I encourage you to read the whole thing here.
Tensions are a part of worship. Transcendence and Immanence of God are not at odds, yet do create a certain tension for us as we worship Him. Many worship songs focus only on one side of this tension, which may not be a problem in itself unless we begin to string together only songs that present one side of the tension over an extended period of time, thus distorting the view of God. Presenting the tension may be somewhat disturbing for a culture that wants to be able to either have everything explained rationally, or who want to feel the experiential warm fuzzy of resolution. The full Gospel necessitates our presenting the whole truth that God is wholly other-holy Other – and at once “closer than a brother” in Christ Jesus. It is important to express these truths along with their appropriate tensions in our worship singing as well as having them proclaimed through the preached Word, where they are revealed from God Himself.Presenting the resolution of the cross without the horror of its cost is to misrepresent the glory, and in fact, presents no resolution or glory at all. The cross is disturbing. The “blood songs” are disturbing. There is tension inherent in a “suffering Savior,” yet this tension is at the heart of our worship, and it is in presenting the fullness of the cross’s glory that we can proclaim salvation. There is tension in a wrathful, jealous, holy God who is at once the One whose love endures forever; the One who forgives, and forgives and frees us to truly live. These tensions are disturbing, yet powerful and at the center of worship.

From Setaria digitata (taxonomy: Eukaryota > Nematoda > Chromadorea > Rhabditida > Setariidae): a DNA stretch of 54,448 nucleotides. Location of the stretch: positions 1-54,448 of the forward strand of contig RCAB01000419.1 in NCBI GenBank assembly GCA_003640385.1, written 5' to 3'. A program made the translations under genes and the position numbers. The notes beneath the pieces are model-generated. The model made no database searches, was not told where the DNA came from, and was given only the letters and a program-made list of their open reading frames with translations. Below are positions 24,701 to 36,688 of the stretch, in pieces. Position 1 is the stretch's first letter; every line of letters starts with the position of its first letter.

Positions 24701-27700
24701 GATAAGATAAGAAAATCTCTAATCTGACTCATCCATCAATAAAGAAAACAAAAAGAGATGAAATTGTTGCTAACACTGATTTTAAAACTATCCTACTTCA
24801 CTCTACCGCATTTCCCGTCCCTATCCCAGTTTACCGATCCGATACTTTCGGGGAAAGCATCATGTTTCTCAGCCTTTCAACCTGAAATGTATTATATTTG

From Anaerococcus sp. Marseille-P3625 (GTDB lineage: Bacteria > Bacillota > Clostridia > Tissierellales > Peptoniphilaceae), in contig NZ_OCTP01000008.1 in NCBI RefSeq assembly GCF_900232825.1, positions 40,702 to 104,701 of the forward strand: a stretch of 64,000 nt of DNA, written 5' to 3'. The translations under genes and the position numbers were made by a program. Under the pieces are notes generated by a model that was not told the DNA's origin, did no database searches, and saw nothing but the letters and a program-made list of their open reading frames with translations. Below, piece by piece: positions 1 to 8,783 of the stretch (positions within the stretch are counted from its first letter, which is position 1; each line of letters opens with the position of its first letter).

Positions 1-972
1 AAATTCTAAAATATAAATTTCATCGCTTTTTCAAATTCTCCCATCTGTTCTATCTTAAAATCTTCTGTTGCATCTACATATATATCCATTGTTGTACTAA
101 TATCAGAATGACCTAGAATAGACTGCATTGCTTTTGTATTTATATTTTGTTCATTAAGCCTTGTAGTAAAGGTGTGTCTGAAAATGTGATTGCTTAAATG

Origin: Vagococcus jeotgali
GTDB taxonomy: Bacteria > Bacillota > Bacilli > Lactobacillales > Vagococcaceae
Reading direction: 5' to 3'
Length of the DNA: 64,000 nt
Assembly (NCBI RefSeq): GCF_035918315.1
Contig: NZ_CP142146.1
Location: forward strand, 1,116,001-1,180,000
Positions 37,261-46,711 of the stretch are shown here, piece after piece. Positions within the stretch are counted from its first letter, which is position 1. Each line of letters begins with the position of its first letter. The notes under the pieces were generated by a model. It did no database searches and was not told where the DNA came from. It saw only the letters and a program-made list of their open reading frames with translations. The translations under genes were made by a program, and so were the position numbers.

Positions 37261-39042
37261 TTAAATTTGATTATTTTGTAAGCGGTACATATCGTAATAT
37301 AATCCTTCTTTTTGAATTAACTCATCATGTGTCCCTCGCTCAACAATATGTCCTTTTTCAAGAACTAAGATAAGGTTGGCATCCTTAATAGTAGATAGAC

Tuesday, January 19, 2010
Worship That Disturbs
Paul Clark has an excellent post on "Worship That Disturbs," reminding us of the tension involved in Christian theology and thus Christian worship. Here is an excerpt: